Flash Fiction: Aide Memoire by Mairi Campbell-Jack

The newest instalment in our series of ultra-short stories

Flash Fiction: Aide Memoire by Mairi Campbell-Jack

Mairi Campbell-Jack

It was the third day this Emma – ‘Call me Em,’ – had visited. A whiff of smoke lingered after her in the vast antiseptic cleanliness of the ward, the rudely penetrating smell of bleach only just covering the stench of ill health. Emma always made the skin under his bandages itch, despite the numbness the intravenous drugs swaddled him in. He wondered how his arm would look once the dressings unravel. Would it look smooth like wax dribbled down a candle or furrowed like wet sand as a tide goes out?

‘You have to believe me!’ Emma pleaded yet again.

He went inside himself and could find nothing moving in response to her. No quickness of breath, no fast heart, no rise of emotion in his chest. There was no ‘have’ in his mind connected to her. No urgency. He was completely and meditatively still.

‘I know that you are upset,’ He started, trying to carefully choose his words. He didn’t want to hurt this woman’s feelings any more than he had to. ‘But look at it from my point of view. You have no proof.’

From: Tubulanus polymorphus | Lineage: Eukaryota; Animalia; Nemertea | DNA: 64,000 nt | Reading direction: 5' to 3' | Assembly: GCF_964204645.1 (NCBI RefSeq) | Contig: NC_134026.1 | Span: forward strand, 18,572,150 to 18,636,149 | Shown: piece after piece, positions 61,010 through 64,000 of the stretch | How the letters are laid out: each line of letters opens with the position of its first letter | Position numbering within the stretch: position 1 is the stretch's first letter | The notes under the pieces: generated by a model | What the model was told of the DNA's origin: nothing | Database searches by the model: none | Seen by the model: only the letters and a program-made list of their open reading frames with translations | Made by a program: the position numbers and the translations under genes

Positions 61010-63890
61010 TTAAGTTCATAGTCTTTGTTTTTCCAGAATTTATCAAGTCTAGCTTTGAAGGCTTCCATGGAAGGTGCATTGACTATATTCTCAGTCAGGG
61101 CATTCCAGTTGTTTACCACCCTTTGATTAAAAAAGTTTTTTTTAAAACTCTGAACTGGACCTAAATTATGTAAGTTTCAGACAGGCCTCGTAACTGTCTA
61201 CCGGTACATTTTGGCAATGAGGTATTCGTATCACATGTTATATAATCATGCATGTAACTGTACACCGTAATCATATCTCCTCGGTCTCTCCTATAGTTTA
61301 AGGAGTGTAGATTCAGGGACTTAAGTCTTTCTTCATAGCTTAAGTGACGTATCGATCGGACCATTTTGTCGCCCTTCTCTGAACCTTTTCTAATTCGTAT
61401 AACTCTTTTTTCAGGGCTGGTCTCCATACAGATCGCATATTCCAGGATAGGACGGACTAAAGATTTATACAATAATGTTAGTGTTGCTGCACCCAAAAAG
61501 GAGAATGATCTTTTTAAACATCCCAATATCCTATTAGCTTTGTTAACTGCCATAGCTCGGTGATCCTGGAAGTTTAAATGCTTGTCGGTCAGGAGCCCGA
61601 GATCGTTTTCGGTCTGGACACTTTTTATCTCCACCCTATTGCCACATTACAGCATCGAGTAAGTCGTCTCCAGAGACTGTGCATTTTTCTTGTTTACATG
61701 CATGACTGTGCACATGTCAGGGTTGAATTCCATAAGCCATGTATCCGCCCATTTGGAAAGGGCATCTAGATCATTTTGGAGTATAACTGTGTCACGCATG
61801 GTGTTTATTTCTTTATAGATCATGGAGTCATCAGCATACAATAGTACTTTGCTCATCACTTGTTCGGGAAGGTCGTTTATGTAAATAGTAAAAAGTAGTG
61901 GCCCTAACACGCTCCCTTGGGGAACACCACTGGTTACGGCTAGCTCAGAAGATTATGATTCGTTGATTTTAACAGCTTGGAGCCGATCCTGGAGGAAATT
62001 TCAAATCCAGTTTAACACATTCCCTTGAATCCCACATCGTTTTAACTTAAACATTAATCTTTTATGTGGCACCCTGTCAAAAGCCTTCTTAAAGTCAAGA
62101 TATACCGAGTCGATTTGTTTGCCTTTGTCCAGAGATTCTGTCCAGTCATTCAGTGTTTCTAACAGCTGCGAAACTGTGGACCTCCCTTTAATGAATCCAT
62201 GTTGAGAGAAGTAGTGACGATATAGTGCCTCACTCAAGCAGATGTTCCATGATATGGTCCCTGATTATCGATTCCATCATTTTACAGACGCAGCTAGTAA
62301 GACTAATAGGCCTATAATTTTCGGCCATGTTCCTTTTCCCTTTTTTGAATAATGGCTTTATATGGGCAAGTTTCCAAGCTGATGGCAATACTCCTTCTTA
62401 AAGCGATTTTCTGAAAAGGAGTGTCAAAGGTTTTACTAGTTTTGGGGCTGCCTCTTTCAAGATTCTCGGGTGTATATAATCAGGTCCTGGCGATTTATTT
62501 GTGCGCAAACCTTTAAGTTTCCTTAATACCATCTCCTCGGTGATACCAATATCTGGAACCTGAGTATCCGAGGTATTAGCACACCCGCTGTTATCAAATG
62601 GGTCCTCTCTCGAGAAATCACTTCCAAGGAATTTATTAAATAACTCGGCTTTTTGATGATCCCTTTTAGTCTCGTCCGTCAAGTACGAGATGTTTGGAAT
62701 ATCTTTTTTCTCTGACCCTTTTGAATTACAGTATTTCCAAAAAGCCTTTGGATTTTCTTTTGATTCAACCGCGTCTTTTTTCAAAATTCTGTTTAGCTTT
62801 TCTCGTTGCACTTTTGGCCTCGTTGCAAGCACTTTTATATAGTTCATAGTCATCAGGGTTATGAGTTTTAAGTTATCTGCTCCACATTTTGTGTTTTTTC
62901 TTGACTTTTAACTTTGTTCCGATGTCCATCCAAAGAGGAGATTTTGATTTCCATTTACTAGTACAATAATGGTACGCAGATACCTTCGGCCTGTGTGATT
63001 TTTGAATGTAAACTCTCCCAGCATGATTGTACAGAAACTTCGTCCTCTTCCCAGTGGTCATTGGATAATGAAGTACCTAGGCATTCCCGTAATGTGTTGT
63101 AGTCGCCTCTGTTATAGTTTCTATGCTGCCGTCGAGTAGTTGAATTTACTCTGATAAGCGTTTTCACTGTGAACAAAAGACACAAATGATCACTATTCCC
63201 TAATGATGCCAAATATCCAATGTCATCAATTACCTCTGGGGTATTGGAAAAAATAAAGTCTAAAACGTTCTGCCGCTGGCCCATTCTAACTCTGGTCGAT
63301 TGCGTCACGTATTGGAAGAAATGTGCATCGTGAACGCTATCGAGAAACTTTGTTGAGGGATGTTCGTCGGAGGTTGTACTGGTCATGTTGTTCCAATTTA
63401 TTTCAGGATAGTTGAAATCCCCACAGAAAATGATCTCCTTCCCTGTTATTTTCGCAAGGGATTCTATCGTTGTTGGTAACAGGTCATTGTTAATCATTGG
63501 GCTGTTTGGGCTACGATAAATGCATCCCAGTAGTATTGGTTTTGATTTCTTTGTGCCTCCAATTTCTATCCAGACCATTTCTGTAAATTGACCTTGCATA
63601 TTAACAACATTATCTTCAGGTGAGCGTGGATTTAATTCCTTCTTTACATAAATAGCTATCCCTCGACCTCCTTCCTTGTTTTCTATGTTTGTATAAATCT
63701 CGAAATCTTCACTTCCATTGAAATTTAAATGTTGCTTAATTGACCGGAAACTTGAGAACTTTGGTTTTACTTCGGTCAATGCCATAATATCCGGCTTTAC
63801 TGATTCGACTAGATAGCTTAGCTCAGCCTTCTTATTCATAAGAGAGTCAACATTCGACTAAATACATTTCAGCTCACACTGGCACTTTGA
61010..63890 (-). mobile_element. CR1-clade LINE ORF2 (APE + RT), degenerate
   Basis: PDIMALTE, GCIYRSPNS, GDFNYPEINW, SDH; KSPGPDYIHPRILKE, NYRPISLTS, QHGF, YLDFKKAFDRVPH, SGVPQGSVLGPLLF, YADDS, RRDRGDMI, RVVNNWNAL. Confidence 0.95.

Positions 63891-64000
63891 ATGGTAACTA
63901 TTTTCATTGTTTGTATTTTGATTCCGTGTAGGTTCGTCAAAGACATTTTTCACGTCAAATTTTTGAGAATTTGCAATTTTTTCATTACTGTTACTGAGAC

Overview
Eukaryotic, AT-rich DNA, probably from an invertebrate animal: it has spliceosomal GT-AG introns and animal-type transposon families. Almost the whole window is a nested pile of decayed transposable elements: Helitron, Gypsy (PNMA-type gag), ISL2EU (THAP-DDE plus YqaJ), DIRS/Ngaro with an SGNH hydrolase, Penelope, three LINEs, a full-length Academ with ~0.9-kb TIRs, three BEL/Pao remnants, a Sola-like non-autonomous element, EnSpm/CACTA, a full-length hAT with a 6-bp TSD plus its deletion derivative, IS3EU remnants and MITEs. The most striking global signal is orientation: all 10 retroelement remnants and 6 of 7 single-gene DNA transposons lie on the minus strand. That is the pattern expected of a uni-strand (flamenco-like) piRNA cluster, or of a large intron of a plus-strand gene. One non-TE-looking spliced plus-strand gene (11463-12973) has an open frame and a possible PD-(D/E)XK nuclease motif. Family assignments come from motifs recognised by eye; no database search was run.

‘All the photos, all the letters from when you were away, they were all destroyed in the fire. Everything was destroyed in the fire,’ Emma replied.

‘But, there would be evidence here.’ He countered, jabbing his finger at the blue and white icon on the tablet screen. ‘There are no profiles under our names, let alone a relationship status.’

Emma’s forehead crinkled into ridges of pain. ‘We always agreed that we wanted to live in the real world, not online. We always said we wanted our memories to be real.’

‘I don’t remember,’ He said.

A tear trickled from Emma’s left eye and slowly tracked a path down her cheek.

Mairi Campbell-Jack is a writer from Edinburgh. Her poetry is published by Burning Eye Books; she tumblstweets and is studying an MA in Creative Writing at Napier University.


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